Constant current: Is a term most often used in electronics to describe a system that can vary the voltage across an electronic circuit to maintain a constant electric current. LEDs usually take their drive from a constant dc-current source to maintain constant luminescence. An important usageof constant current power supplies are LEDs that have very dynamic electrical resistance and optimally must be operated within a short range of currents.
Correlated color temperature: The correlated color temperature (Tcp) is the temperature of the Planckian radiator whose perceived color most closely resembles that of a given stimulus at the same brightness and under.
Current limiting resistor: LEDs are current-driven devices, not voltage driven. Although drive current and light output are directly related, exceeding the maximum current rating will produce excessive heat within the LED chip due to excessive power dissipation. The result will be reduced light output and reduced operating life. LEDs that are designed to operate at a specific voltage contain a built-in current-limiting resistor. Additional circuitry may include a protection diode for AC operation or full-bridge rectifier for bipolar operation. The operating current for a particular voltage is designed to maintain LED reliability over its operating life.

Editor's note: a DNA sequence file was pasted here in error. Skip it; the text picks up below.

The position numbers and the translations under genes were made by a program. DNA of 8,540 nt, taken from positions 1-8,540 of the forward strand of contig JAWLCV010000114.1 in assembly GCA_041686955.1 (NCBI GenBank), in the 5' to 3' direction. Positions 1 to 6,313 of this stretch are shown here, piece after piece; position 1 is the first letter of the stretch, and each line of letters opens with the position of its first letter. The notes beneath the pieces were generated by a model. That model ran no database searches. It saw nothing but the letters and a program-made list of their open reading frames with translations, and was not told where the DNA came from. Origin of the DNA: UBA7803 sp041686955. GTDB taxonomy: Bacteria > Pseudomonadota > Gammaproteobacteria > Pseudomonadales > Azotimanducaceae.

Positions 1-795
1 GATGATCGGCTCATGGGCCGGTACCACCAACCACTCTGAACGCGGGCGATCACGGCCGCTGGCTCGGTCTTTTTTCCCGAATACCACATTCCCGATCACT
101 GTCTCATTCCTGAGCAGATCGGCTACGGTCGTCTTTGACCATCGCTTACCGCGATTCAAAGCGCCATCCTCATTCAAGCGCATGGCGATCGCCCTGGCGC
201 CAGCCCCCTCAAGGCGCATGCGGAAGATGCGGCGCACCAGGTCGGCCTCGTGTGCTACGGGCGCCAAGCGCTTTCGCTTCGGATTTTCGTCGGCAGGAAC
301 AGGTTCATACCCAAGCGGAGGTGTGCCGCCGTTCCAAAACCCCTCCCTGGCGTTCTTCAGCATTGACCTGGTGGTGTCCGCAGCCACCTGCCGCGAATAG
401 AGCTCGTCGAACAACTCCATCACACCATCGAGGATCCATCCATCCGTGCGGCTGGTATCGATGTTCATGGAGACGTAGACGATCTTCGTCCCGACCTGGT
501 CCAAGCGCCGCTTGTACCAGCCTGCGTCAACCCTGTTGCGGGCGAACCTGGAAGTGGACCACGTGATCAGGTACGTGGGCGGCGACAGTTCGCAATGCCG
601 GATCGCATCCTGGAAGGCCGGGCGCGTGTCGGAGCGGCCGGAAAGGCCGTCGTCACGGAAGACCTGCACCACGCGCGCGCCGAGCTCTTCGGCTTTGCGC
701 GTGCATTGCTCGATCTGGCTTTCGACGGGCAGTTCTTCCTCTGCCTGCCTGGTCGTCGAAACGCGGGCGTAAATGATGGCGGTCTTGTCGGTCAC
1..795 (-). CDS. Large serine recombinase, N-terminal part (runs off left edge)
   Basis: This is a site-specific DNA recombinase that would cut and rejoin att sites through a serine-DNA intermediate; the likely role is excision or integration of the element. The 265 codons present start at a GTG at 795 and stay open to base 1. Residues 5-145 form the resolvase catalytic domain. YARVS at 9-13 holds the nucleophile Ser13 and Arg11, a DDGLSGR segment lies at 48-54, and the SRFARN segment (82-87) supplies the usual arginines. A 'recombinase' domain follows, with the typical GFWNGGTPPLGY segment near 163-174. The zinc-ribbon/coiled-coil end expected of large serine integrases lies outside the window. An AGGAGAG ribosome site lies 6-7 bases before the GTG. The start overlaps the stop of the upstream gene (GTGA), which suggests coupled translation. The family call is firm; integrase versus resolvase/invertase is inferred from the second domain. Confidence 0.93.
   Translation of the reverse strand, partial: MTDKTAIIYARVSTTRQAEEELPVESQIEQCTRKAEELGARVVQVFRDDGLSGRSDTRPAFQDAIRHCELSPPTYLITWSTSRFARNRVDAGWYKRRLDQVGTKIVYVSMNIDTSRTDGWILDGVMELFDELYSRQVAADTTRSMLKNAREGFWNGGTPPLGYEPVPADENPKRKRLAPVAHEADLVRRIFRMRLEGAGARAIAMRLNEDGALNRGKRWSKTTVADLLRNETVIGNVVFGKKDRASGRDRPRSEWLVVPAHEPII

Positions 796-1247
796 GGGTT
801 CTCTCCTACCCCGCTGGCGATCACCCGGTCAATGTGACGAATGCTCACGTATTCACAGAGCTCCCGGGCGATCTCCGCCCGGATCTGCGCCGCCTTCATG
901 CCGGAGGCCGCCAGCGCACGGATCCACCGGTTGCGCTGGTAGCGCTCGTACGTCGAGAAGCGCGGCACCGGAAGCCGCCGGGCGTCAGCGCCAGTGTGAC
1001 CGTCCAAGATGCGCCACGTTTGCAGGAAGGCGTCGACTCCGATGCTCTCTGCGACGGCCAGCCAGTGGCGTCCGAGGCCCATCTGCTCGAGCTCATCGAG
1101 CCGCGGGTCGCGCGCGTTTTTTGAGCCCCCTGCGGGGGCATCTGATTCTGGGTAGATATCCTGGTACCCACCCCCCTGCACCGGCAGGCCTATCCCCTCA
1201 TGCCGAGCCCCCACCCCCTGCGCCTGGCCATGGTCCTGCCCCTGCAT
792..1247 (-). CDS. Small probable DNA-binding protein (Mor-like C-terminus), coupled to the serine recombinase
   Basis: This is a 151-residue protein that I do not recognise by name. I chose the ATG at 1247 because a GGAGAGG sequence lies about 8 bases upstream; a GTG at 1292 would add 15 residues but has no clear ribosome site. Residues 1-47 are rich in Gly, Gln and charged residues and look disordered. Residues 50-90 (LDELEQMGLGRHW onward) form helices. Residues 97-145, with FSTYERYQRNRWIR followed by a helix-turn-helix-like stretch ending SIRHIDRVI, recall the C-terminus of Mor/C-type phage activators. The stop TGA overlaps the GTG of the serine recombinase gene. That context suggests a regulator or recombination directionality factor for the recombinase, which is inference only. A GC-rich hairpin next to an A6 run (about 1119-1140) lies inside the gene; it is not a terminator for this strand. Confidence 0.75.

Electrical polarity of LEDs: LEDs will only light with correct electrical polarity. When the voltage across the p-n junction is in the correct direction, a significant current flows and the device is said to be forward-biased. If the voltage is of the wrong polarity, the device is said to be reverse biased, very little current flows, and no light is emitted. LEDs can be operated on an alternating current voltage, but they will only light with positive voltage, causing the LED to turn on and off at the frequency of the AC supply.
Heat dissipation: When many LEDs are mounted into a small area, heat generation must be taken into consideration. If there is a possibility that the ambient temperature may exceed 60 degrees centigrade, some kind of forced cooling system will be needed. The ambient operating temperature must be taken into consideration when a product/ system is being designed. There are certain limits to maximum current, at certain temperatures which must be kept in mind.